Cyberattacks should be on the radar of every agency in the public-safety/justice community. One of the most prevalent attacks involves ransomware, which is a specific type of malware that cyberattackers use to exploit a system vulnerability and then launch a program that encrypts the organization’s data files, essentially locking them and rendering them unusable. The cyberattacker then demands a ransom—hence the name—to provide the key that unlocks the files.
The Federal Bureau of Investigation (FBI) indicates that it rarely sees anything other than ransomware attacks these days, and the reason is that it has become big business for the hacker community. Billions of dollars are paid annually to cyberattackers by organizations in both the private and public sectors. Public-safety agencies are especially vulnerable to cyberattacks because of the data they target—when this data is compromised, mission-critical systems—e.g., 9-1-1 call-handling and computer-aided dispatch—can be rendered inoperable, which would have a severely negative impact on emergency response, perhaps bringing it to a halt, at least temporarily. This is the ultimate nightmare scenario for a sector whose business is saving lives.
Even more intimidating, according to the Cybersecurity & Infrastructure Security Agency (CISA)—which works closely with the FBI and other security entities to defend against cyberattacks—cyberattackers regularly sell extricated data, often on the dark web, to other bad actors with malicious intent if the ransom is not paid. This scenario creates compromising liability issues for public-safety and justice agencies given the personal and/or sensitive information in their possession. Thus, every agency needs to protect itself from potential liabilities if a cybersecurity breach were to occur.
Prudence is Key When it Comes to Cybersecurity Incident Response
Statutes, regulations and policies regarding incident response vary greatly from jurisdiction to jurisdiction including how cybersecurity breaches should be mitigated and how those affected should be notified. It is prudent then for every agency to become familiar with the governance that exists where they are located. Even if the theft causes no harm to stakeholders—meaning that the data was compromised but not stolen—some courts have held that organizations still be liable for damages. “Legal standing,” sometimes referred to as “standing to sue,” is the federal law doctrine that focuses on whether a prospective plaintiff can show that some personal legal interest has been invaded by the defendant. Federal circuit judges have been divided as to what establishes adequate standing to bring a cybersecurity breach case; accordingly, comprehensive interpretations may increase the risk of cybersecurity breach liability claims.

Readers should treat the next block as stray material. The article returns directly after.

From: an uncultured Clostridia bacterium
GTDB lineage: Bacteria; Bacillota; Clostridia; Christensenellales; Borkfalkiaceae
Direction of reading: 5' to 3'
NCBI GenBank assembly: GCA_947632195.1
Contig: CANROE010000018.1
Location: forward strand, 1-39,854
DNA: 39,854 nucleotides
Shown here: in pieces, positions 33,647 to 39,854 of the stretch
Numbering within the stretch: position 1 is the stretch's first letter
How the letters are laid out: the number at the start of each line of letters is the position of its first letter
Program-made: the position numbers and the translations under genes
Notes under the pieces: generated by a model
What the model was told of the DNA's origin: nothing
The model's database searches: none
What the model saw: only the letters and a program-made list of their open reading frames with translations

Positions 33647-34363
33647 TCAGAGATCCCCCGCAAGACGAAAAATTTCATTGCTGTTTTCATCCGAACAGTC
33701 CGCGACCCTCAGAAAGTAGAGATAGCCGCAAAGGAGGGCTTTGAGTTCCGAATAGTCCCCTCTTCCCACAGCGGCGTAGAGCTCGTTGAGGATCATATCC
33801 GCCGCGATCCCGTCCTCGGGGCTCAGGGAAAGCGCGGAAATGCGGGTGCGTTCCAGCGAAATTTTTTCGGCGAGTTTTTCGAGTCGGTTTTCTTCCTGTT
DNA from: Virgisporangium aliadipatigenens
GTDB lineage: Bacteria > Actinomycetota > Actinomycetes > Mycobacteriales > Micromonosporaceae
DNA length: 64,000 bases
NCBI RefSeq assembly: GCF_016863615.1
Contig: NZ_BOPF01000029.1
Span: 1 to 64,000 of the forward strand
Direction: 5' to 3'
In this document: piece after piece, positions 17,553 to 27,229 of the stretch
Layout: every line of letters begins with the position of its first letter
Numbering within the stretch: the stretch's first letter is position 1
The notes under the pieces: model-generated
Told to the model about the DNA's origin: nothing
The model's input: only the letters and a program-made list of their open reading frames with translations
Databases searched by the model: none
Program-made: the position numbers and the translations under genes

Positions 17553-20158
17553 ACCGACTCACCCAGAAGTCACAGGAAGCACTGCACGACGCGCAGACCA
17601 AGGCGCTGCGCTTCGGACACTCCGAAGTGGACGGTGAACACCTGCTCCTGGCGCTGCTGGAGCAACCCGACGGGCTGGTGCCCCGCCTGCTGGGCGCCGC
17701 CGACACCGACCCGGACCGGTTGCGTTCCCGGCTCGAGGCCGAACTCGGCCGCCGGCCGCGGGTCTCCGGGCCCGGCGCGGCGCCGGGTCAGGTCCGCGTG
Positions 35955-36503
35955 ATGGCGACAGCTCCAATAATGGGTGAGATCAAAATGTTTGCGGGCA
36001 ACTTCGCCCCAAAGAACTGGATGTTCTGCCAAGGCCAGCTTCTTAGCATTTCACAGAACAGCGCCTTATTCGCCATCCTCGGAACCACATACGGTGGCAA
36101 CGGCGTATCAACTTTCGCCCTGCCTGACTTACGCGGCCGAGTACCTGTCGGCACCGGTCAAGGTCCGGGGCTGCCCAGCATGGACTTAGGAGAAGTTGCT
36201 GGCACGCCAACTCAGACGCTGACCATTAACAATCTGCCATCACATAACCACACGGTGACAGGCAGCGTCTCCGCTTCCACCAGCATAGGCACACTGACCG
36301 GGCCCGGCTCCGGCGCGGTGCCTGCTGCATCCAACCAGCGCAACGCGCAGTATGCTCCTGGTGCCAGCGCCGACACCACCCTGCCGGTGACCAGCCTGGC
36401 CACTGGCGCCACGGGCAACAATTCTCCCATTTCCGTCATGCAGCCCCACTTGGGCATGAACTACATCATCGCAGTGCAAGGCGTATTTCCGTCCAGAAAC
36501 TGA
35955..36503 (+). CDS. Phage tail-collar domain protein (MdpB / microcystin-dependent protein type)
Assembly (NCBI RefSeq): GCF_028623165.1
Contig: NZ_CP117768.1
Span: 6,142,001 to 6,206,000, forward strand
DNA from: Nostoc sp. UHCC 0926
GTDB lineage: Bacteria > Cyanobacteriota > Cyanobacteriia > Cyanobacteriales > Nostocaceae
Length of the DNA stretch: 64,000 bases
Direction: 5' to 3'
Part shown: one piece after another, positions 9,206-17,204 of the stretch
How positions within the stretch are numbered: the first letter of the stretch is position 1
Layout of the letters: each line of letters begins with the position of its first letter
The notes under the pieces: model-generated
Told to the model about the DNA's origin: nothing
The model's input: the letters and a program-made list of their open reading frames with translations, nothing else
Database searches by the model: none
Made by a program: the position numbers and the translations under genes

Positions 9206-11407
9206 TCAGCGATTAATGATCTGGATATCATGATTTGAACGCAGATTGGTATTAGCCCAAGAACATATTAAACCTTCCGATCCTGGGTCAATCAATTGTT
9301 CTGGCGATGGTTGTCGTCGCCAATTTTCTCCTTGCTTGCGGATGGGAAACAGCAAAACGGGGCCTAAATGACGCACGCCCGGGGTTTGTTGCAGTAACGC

As the adage goes, an ounce of prevention is worth a pound of cure. Avoiding a cyberattack altogether is the best approach, but if one does occur, being able to demonstrate that your agency took appropriated prevention and mitigation actions prior to the attack will strengthen your agency’s defense if litigation occurs.
MCP’s lifecycle management services business has a comprehensive cybersecurity monitoring suite with endpoint protection recently added. This is important because network and system endpoints, (i.e., workstations and servers,) are the most vulnerable network and system elements due to their position of directly interfacing with the applications that we use. Those applications act as gateways into those endpoints and thus are used by cyberattackers to deliver the malware that will enable them to carry out their nefarious missions—like ransomware attacks.
Our cybersecurity experts would love the opportunity to talk with you about protecting your networks, systems, and more importantly, your data. In the meantime, we urge you to participate in our second-annual Conference for Advancing Public Safety (CAPS), a two-day virtual conference that will be held June 15-16, 2021. (Click here for more information.) During the conference, a session entitled “Cybersecurity and Public Safety: What We’ve Learned,” will be presented from 11:00 a.m. - 12:00 p.m. Eastern on June 15th. MCP assures that you will find it to be time well spent.
Karyn Henry J.D. is an MCP communications consultant that brings years of wireless and telecommunications group leadership towards legal and regulatory initiatives. She brings policies and procedures expertise to MCP projects to develop for innovative solutions.